A Response to Allegations Against Sovereign Grace Churches

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Over the past several days, Rachael Denhollander has twice raised allegations—first in an interview in Christianity Today (CT) and then in a Facebook post—concerning Sovereign Grace Churches (SGC) and its handling of sexual abuse cases. Over the past few years, we have regularly shared details on these matters privately with those who have approached us in good faith with understandable concerns. However, in our public statements, we have been reluctant to share many details concerning these accusations. Far from hiding facts, we have sought to be discreet in our communications to protect those involved—first and foremost victims and their families. In light of these recent accusations, it seems important now to address them more specifically. We hope what we share here will help to clarify some details and, as a result, address questions and misperceptions that exist about Sovereign Grace, our pastors, and our churches.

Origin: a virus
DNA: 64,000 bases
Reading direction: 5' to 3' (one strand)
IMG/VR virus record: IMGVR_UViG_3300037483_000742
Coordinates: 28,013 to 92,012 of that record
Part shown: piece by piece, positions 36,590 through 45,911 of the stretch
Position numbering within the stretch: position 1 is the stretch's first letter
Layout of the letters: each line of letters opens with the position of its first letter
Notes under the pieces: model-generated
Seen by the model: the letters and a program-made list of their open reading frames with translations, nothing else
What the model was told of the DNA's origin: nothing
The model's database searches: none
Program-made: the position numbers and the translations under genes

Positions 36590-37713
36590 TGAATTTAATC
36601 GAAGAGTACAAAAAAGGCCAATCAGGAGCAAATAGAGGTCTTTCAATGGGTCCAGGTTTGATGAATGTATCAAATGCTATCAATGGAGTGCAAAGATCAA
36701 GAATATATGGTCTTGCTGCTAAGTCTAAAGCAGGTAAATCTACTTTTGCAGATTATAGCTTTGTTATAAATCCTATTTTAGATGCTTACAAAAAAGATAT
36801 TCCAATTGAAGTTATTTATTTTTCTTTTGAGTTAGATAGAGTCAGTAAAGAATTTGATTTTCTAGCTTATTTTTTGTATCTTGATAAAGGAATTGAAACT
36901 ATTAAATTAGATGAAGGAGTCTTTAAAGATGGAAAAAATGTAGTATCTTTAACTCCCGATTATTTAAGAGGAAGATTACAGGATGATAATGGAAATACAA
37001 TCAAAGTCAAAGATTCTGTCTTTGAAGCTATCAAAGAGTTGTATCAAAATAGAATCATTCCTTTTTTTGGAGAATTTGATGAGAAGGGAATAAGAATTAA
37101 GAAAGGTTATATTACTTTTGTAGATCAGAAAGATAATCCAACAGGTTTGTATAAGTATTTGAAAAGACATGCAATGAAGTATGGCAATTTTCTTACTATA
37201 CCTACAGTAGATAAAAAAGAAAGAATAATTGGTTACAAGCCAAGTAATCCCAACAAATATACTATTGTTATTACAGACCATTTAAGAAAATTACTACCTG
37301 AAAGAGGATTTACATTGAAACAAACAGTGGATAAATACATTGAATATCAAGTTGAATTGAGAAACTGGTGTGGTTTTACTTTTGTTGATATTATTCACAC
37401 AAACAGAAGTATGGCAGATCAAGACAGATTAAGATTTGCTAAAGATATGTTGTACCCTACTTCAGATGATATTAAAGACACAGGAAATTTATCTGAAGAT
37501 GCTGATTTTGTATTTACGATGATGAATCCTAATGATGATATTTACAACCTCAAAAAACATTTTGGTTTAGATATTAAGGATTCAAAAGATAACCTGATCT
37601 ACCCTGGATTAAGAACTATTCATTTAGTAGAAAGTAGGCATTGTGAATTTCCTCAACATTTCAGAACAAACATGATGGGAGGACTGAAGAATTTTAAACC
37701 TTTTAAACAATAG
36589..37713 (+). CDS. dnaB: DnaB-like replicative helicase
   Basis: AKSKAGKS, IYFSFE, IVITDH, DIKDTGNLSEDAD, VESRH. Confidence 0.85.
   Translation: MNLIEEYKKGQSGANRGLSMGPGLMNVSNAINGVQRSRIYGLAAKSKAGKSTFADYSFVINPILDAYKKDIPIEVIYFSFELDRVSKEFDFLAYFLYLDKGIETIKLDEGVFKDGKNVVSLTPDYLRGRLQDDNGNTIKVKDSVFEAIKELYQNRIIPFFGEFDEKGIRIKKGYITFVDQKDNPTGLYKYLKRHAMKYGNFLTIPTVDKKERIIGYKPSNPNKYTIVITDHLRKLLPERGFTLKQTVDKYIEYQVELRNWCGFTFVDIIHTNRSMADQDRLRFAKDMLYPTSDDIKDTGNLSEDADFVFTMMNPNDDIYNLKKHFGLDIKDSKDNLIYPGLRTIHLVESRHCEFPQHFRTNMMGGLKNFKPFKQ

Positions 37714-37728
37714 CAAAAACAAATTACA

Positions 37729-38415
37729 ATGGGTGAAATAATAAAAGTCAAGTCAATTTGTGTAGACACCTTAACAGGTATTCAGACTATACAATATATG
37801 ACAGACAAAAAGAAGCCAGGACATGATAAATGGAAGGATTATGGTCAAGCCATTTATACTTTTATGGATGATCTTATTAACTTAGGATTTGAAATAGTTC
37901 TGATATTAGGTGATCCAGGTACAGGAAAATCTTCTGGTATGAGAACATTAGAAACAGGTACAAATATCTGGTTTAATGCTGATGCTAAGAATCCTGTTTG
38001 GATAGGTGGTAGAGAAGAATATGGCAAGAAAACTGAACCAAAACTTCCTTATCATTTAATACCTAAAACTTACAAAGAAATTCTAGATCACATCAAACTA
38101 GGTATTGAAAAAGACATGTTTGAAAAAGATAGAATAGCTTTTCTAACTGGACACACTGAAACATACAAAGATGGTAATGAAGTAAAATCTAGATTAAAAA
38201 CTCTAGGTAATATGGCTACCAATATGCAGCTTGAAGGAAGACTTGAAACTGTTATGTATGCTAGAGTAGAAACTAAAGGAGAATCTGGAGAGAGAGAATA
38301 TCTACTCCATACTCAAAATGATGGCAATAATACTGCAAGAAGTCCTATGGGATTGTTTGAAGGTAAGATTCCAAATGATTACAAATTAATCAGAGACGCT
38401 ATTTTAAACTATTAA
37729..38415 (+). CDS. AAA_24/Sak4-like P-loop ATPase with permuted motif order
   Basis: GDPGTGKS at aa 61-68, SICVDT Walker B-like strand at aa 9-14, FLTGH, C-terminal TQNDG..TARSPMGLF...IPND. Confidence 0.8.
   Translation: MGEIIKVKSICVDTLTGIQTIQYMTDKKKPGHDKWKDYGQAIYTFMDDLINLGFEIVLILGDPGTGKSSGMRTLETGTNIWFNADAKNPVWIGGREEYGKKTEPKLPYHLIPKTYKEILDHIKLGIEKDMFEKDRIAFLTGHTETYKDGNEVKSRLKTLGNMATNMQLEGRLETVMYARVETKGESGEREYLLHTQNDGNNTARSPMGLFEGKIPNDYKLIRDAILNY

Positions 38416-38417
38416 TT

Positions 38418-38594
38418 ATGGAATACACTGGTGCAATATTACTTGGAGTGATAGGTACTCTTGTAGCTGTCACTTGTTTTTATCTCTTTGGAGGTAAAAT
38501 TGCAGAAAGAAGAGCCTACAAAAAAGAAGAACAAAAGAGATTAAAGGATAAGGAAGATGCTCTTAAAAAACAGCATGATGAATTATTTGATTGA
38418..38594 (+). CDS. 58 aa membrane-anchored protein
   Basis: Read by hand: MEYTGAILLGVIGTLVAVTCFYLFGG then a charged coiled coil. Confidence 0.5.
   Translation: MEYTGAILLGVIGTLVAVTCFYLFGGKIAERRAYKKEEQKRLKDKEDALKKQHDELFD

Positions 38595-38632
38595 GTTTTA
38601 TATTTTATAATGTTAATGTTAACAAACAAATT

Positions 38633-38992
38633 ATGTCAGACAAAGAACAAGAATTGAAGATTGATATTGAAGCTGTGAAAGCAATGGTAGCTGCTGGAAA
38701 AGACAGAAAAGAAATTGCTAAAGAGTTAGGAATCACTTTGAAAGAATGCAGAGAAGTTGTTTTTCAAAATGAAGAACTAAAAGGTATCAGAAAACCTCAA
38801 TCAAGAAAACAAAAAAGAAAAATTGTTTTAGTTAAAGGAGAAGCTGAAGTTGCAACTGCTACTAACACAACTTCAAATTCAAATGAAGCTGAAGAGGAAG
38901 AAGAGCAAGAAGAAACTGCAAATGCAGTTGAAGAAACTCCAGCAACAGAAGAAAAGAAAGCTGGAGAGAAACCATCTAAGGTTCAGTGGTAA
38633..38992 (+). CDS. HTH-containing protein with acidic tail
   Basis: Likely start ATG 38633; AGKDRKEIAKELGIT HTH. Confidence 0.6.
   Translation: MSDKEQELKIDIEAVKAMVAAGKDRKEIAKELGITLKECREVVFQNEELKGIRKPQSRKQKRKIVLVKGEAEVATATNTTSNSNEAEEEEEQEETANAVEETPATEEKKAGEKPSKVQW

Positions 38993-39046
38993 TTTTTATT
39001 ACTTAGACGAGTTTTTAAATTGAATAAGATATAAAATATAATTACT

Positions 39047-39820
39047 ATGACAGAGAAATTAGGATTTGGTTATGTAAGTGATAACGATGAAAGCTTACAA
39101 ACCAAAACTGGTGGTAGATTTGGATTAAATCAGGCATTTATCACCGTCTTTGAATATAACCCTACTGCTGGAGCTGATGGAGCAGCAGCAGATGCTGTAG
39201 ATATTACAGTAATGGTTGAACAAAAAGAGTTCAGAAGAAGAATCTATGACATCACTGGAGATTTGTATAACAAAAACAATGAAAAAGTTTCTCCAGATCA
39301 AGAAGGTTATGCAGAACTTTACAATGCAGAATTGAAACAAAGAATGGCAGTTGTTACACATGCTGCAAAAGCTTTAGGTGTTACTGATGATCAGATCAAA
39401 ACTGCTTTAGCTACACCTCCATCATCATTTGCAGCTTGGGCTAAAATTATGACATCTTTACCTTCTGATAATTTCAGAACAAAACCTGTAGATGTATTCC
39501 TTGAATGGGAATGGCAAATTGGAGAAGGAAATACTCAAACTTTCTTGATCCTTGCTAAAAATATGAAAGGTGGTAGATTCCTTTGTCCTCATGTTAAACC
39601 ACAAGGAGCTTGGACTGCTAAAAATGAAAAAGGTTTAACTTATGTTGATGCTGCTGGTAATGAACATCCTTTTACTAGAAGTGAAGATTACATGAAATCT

Before we address substance, however, we feel compelled to address certain aspects of recent public comments and the process surrounding them. As we stated in our response to the CT interview on February 2, 2018, we are grateful for Rachael’s courage in confronting Larry Nassar, and as pastors and churches we share and commend Rachael’s passionate concern for victims of sexual abuse. Having said that, the decisions of Rachael and others to publicly pronounce SGC and its pastors guilty of sexual abuse and conspiracy, on the basis of false allegations and with no direct knowledge of SGC’s history or the facts, have profoundly damaged the reputations and gospel ministries of innocent pastors and churches. The comparisons drawn between SGC and horrific, widespread episodes of abuse—about which the facts are already publicly established – are irresponsible. The pastors and leaders of SGC are believers in Jesus Christ, and our churches are led by pastors who fear God with the sobering reality that we will give an account for our ministry (Hebrews 13:17). We are also unceasingly aware that our faith is rooted in the absolute truths of God’s Word. To all Christians, truth matters, and zeal without knowledge leads to error and strife.